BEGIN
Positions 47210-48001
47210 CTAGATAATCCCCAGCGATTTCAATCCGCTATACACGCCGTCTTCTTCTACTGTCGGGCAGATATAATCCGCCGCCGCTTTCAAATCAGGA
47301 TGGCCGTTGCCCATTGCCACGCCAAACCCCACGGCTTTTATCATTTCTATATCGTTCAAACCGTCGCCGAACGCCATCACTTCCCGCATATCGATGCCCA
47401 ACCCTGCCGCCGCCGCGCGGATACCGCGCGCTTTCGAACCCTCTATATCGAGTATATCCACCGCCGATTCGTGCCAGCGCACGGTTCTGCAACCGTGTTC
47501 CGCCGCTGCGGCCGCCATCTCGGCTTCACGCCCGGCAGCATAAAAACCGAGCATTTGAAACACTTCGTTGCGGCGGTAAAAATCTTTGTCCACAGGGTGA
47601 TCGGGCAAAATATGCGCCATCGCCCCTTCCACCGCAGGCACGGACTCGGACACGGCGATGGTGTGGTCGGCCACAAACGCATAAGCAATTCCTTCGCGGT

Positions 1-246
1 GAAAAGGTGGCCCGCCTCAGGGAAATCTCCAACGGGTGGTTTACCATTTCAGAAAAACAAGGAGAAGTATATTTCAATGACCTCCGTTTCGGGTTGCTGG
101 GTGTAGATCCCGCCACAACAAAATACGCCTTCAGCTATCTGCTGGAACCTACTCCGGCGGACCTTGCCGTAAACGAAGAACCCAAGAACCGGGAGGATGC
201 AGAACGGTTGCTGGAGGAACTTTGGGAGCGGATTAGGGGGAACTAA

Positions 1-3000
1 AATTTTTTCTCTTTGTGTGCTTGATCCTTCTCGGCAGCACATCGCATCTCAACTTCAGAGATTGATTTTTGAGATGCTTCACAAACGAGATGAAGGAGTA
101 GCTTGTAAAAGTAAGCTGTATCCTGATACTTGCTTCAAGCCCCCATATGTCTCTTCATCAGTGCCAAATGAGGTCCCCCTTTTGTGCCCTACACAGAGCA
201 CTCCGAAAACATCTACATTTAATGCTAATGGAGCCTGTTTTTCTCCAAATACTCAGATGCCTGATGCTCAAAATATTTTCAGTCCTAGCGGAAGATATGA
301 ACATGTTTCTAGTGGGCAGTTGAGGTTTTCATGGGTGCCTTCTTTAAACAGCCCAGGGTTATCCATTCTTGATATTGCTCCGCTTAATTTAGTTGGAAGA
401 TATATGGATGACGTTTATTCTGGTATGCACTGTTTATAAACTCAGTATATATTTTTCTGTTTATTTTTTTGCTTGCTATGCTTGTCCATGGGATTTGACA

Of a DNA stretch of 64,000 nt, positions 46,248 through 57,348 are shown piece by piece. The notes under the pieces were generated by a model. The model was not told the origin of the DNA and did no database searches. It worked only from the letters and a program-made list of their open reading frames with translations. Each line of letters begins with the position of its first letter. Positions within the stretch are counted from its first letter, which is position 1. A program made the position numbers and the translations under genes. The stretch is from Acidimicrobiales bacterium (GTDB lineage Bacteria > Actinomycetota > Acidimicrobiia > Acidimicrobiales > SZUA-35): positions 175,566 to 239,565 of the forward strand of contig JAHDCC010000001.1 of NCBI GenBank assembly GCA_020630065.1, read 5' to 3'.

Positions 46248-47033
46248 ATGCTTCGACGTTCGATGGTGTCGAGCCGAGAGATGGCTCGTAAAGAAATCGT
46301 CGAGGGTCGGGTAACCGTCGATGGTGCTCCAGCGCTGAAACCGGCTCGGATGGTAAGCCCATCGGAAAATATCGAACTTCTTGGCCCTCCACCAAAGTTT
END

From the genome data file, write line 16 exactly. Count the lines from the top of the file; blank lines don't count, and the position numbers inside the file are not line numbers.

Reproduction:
401 TATATGGATGACGTTTATTCTGGTATGCACTGTTTATAAACTCAGTATATATTTTTCTGTTTATTTTTTTGCTTGCTATGCTTGTCCATGGGATTTGACA